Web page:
10 Dec 2013

Augmented Reality technology round-up

Augmented Reality is the term for overlaying computer generated imagery with the real world, accomplished by projecting graphics on to a real-world view.  The technology exists on phones and tablets already, but the real goal is have it projected into your field of view.  Fighter pilots have been using bespoke AR for decades but as of yet the consumer market hasn't been gifted with such technology although that is set to change.

The technology garnering the most attention of late has been Google Glass, and the company have just announced the option to buy a development kit of the for a mere $1500.  This is seen by many as the first giant leap for consumers into the world of augmented reality, but Google themselves have stressed that this is mainly a piece of hardware for recording the world as you see it, mixed with notifications and google search functionality.  Their website shows the  premise of navigation and language conversion but without stereoscopic vision and a lack of graphical power, the results may never reach the quality that you see simulated in computer games and movies.

However, there are other devices on the horizon which promise to accelerate us into this new era of visual communication I'll have a look at some of these concepts below.

On paper these appear to be the most promising.  The possibilities addressed in their concept video are mind-blowing although you may not want to wear them outside of the house.  Not only do they project 3D images on to the inside of the glass, there is a built-in 3D Kinect-like sensor to determine close vicinty positions which means you can actually interact with the real-world and virtual-worlds as opposed to only receiving information.  If the technology can do half of what is shown - playing virtual chess with a friend, facial recognition of business associates, and instant transition from 3D modelling to 3D printing - then they are worth a purchase at less than half the price of Google Glass.

This product is a little more niche, and uses completely different technology to achieve the augmented effect.  They are being developed for virtual table-top gaming (the kind you see beardies playing in the Games Workshop stores in town).  Instead of projecting images on to the inside of the lens, they project information to a reflective screen which is then picked up by the glasses to provide high definition images.  This definitely limits their application, and unless 3rd party developers decide to expand the functionality then these may not become as mainstream as other offerings.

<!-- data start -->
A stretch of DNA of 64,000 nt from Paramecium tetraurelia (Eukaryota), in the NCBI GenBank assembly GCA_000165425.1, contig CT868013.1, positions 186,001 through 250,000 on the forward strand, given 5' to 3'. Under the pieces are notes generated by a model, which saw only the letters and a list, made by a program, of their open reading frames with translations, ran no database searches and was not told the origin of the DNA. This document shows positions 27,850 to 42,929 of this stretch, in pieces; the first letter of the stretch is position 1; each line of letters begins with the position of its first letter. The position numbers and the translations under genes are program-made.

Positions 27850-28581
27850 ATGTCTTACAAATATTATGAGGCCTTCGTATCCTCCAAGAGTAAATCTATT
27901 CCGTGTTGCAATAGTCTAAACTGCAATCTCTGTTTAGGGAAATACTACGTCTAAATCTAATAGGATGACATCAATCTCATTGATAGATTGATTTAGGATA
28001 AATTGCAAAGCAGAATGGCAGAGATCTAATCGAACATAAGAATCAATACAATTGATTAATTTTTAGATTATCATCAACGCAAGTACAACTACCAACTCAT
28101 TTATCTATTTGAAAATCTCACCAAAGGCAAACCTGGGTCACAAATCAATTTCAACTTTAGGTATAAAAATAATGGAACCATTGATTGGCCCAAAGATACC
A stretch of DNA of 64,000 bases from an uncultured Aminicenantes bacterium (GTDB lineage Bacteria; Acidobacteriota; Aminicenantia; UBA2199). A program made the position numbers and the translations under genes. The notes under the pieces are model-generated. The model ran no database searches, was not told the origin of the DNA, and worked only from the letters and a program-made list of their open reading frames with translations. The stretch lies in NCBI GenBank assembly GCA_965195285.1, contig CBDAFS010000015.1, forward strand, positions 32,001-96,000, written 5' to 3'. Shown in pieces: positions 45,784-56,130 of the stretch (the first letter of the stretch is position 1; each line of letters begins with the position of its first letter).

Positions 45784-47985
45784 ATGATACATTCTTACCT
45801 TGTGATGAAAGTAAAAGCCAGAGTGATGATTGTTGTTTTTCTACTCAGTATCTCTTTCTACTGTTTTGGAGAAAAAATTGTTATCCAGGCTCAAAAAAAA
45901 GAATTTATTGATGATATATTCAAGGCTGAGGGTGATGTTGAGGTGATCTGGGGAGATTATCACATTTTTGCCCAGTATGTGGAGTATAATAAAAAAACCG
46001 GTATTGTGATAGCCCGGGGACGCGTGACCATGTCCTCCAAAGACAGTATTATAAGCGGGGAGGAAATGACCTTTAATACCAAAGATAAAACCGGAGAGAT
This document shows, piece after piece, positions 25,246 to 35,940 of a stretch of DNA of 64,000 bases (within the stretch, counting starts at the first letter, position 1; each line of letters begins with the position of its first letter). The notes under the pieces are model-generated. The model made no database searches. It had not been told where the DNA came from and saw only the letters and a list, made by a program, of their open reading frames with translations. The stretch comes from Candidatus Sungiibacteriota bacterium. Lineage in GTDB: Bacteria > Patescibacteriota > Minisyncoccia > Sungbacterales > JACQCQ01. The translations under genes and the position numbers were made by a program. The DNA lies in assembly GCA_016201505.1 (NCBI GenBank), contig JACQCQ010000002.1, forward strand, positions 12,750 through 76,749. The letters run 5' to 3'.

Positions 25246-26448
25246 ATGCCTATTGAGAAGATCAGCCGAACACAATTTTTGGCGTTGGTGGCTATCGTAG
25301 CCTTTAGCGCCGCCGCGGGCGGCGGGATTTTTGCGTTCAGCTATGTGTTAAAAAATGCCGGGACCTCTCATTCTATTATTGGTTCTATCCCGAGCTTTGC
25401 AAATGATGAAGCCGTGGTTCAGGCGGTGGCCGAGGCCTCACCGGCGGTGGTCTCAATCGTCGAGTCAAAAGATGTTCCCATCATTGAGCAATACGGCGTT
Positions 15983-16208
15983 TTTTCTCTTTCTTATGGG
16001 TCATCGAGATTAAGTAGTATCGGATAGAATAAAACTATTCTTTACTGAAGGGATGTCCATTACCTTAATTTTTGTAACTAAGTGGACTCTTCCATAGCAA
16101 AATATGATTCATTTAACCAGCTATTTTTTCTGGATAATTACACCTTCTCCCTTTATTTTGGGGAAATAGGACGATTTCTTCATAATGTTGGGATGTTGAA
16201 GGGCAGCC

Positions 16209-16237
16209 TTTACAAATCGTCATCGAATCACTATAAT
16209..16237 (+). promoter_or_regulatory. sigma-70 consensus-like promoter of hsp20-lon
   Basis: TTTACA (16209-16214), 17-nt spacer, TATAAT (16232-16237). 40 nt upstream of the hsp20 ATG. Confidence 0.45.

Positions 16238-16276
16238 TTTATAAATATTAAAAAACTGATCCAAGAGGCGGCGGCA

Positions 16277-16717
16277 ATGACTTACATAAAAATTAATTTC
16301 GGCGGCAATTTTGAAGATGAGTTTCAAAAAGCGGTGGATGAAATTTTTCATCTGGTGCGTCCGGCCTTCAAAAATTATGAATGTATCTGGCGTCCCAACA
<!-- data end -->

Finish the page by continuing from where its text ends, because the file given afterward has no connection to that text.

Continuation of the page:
The company developing these, Vuzix, have already released a virtual reality version (1200VR) so have experience in designing hi-tech glasses for the consumer market.  It's not clear how much support these have for consumer or industrial markets, but their striking design should leave it clear to on-lookers that you're not sporting them for the sake of fashion.

If looking trendy is more important than experiencing the most cutting-edge technology, then these are possibly for you.  Very similar to Google Glass but the projector and lens has been designed to blend in better with their frame.  Function hasn't entirely been sacrificed in favour of form and the company lists services that are at least on a par with the offerings from Google Glass.  How they fare in the long-run against Google and their apparently limitless research budget remains to be seen.

Not much information on these as of yet but they look quite striking.  More details were apparently revealed at November's Tokyo Motor Show but little has surfaced.  Either way, these are no doubt designed with driving in mind, so we they may offer navigation potential.


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